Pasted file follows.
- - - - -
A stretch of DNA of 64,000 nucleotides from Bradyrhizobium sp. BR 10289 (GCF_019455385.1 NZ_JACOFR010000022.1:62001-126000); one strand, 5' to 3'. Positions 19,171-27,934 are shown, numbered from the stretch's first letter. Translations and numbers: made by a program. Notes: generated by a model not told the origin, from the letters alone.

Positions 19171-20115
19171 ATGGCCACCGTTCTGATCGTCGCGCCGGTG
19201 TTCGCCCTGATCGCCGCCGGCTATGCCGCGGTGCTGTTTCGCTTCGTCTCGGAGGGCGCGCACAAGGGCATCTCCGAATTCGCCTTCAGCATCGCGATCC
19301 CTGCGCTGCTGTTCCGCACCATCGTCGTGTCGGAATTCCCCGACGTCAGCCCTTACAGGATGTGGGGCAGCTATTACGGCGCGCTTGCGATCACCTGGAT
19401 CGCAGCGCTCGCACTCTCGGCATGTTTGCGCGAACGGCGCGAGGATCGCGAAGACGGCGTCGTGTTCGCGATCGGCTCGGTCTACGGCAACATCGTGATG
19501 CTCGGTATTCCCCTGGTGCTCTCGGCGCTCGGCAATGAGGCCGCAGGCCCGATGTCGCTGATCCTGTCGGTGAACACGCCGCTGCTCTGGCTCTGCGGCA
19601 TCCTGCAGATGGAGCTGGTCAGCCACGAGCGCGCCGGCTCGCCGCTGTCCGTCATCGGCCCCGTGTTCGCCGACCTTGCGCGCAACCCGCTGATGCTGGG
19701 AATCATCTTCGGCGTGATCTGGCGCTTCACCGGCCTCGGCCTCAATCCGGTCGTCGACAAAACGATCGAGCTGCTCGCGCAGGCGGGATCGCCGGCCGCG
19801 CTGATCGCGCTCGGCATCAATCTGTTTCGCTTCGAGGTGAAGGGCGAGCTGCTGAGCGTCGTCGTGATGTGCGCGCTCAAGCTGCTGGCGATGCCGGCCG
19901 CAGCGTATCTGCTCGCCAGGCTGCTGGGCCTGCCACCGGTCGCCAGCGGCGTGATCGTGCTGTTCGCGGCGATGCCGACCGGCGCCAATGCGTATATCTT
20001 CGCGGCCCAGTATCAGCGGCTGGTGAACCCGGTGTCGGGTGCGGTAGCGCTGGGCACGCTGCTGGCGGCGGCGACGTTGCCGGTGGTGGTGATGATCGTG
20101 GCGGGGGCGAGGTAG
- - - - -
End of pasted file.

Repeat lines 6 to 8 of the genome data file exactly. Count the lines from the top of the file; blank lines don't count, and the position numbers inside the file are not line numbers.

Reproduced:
19401 CGCAGCGCTCGCACTCTCGGCATGTTTGCGCGAACGGCGCGAGGATCGCGAAGACGGCGTCGTGTTCGCGATCGGCTCGGTCTACGGCAACATCGTGATG
19501 CTCGGTATTCCCCTGGTGCTCTCGGCGCTCGGCAATGAGGCCGCAGGCCCGATGTCGCTGATCCTGTCGGTGAACACGCCGCTGCTCTGGCTCTGCGGCA
19601 TCCTGCAGATGGAGCTGGTCAGCCACGAGCGCGCCGGCTCGCCGCTGTCCGTCATCGGCCCCGTGTTCGCCGACCTTGCGCGCAACCCGCTGATGCTGGG